hmvThe news that HMV is struggling again and on the brink of collapse is sad for any true music fan.

As much as we are deeply versed in the tradition of the independent shop and lucky to be served by such great emporiums as Piccadilly in Manchester, Action in Preston and Probe in Liverpool – the teetering of HMV fills us with no joy.

Music is a broad pallet and the indie shops do a wonderful job but there are whole rafts of music they simply can’t cater for like pop or metal or hip-hop that make HMV’s role so crucial. One day you may be in love with Ulver and the next day Marilyn Manson and the next Aphex Twin and the next LIINES and the next an Abba compilation and few shops can handle that much diversity!

Only a music snob would cheer the demise of the chain. In the past few years it’s been a powerful backbone for the music scene – having that chain of shops up and down the country was a vital vessel for our culture – a magical palace of releases filling the shelves in towns where a small specialist shop could not survive and they often came armed with a great knowledgeable staff like the Blackpool HMV who have been wonderful to my band the Membranes over the years – stocking us up front in the shop, making sure the rest of the chain had our album and even promoted a great gig for us at the top of Blackpool tower with an irrespirable enthusiasm,

Walking into these shops could be a thing of the past but we will miss that mix of music culture blaring at us and the majesty of space of huge shops full of the myriad of sounds and styles that made up pop culture. Also it’s about the ecosystem, the more shops in a town then the more people learn to love and pay for music.  For many people HMV shops were where generations learned their love of music before going on their own idiosyncratic journeys, these were the shops were in those aforementioned far-flung towns that were the lifeblood and the only space where you could even by this stuff and the mainstream records they stocked were as much loved as the underground as there is no snobbery involved in a true love of music.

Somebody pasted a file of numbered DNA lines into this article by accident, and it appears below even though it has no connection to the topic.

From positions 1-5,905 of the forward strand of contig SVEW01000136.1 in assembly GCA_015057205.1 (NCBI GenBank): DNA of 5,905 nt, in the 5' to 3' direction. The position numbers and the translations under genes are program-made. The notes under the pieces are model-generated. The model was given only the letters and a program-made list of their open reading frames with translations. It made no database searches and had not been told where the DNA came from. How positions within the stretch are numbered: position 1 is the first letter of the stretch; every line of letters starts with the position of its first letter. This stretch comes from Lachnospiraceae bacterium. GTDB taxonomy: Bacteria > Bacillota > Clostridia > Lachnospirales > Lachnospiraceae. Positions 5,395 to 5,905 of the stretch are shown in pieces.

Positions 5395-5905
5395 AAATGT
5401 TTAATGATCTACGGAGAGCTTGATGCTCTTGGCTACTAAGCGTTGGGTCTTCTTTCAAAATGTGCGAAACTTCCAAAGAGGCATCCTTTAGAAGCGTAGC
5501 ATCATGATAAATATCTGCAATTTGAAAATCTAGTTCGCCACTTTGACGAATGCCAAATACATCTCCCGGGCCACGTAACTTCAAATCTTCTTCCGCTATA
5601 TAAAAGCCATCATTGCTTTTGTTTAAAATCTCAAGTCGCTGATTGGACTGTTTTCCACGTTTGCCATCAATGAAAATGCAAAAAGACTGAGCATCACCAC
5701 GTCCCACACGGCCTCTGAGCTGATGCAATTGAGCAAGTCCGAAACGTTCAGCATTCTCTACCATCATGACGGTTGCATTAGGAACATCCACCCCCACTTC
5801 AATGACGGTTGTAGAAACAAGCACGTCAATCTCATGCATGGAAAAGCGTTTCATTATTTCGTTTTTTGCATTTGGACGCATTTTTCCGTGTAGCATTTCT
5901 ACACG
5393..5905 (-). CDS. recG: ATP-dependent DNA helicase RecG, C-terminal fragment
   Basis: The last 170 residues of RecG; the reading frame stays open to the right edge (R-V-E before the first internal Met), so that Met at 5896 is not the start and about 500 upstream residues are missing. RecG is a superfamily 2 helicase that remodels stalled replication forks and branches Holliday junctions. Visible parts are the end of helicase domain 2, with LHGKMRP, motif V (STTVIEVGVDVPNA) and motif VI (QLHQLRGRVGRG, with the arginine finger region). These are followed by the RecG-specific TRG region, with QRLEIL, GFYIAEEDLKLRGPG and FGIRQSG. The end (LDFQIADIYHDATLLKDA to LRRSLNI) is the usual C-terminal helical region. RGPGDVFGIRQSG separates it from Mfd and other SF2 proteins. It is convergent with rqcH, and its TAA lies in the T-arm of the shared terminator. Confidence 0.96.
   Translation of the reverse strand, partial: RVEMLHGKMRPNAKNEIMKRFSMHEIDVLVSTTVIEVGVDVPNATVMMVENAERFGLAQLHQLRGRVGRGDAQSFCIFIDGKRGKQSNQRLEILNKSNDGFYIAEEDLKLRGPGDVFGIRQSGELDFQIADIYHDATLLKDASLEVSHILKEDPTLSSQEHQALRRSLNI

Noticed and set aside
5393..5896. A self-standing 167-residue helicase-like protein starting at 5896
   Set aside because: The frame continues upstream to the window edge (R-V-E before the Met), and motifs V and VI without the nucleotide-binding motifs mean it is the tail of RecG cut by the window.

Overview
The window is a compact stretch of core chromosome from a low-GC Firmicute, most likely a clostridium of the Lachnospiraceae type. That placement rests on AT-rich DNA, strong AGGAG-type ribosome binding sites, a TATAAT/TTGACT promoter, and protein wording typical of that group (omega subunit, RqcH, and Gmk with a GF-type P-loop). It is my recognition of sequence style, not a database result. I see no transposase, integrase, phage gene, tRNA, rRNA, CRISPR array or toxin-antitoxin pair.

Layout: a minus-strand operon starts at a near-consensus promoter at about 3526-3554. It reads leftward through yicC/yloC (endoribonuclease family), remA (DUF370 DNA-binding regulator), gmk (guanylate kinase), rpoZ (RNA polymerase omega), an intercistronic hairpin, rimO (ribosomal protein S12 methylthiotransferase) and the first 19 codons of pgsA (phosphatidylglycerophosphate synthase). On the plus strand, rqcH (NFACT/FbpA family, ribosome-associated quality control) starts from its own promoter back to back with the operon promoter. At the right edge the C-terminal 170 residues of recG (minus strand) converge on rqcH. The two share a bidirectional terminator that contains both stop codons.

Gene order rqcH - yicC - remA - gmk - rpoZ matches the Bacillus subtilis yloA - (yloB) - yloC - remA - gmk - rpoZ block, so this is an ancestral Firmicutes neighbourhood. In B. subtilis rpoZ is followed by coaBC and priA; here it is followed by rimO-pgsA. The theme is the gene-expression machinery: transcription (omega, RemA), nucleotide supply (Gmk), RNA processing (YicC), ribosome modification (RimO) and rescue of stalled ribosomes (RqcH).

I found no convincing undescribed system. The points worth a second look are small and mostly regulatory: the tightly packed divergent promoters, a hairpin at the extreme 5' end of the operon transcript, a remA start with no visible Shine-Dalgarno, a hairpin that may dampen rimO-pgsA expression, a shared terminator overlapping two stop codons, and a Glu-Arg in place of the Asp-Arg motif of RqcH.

Of course most modern music is gearing towards streaming but we hope HMV find a new model to survive – there are 2200 staff that need looking after and also a mighty goodwill from punters and musicians whose musical fix was maintained over the years by the chain.

8 COMMENTS

  1. There goes the album cover design. It was that square of art that first got your attention when thumbing through the latest releases. All going the same way as A1B2 and the porky prime cut. Gibson out of business.. Fender next? Kids will stay rooted to their Xboxes and never yearn to pick up a guitar and learn those few simple chords that set the ideas in motion.. Whatever next?

  2. I remember when ‘Virgin Records’ filled that role (remember them?) in the 80s. That was long before the days before Richard Branson was established as a massive dick splash. They disappeared and were replaced by HMV in my home town who did a fine job for two decades before retail became online. A sad loss…

  3. 100% Correct John, Hmv have supported my label particularly well in Scotland and we are lucky to have a distribution license and access to every Hmv AND Fopp who want to stock our artists.More than that we have had valuable support in the shape of in-stores for most of our artists, support has been great from management right thru virtually all of the knowledgable and helpful staff . Anyone who thinks there’s no choice but chart, clearly hasn’t been in one recently . The Guardian article I just read was inaccurate and quite frankly really shoddy. I could rejoice in the death of the UK Mainstream Newspapers, which let’s face it are in far bigger danger of going out of business thanks to some of the utter garbage the construe as fact in their pish articles.

  4. Hmmm. The credibility of this op-ed was undermined in the very first sentence when John invoked the ‘no true Scot’ argument.

    Must try harder.

  5. Absolutely excellent article and we’ll put John.

    The thing every one is missing however is hmv sell more media than the rest.
    What’s destroying them just like the same as toys r us , Maplin,Woolworths is the complete and unfair competition and tax rolled over by the large American giants .this isn’t a just a music issue it’s a political one.

    Why are we allowing tax dodging warehouse company’s to destroy are heritage? Hmv is the absolute symbol of Britain as much as the NHS is linked to British values.

    Why are we allowing a institution to be decimated by unfair unjust and immoral tax practice?

    That’s the real question .

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